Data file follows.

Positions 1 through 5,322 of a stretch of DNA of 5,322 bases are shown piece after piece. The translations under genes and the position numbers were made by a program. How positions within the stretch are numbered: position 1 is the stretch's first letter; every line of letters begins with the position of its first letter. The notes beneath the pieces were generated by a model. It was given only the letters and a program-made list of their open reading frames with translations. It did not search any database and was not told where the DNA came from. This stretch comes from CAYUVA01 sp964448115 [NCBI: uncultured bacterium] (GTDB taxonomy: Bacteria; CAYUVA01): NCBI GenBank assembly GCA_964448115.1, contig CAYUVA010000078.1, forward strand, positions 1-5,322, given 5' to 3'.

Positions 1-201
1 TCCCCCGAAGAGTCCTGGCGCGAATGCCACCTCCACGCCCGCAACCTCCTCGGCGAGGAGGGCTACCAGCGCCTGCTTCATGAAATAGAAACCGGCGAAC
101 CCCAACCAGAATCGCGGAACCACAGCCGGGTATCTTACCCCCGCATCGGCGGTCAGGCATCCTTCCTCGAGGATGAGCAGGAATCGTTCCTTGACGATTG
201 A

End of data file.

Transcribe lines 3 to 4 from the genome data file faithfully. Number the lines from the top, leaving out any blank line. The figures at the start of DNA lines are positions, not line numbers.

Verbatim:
1 TCCCCCGAAGAGTCCTGGCGCGAATGCCACCTCCACGCCCGCAACCTCCTCGGCGAGGAGGGCTACCAGCGCCTGCTTCATGAAATAGAAACCGGCGAAC
101 CCCAACCAGAATCGCGGAACCACAGCCGGGTATCTTACCCCCGCATCGGCGGTCAGGCATCCTTCCTCGAGGATGAGCAGGAATCGTTCCTTGACGATTG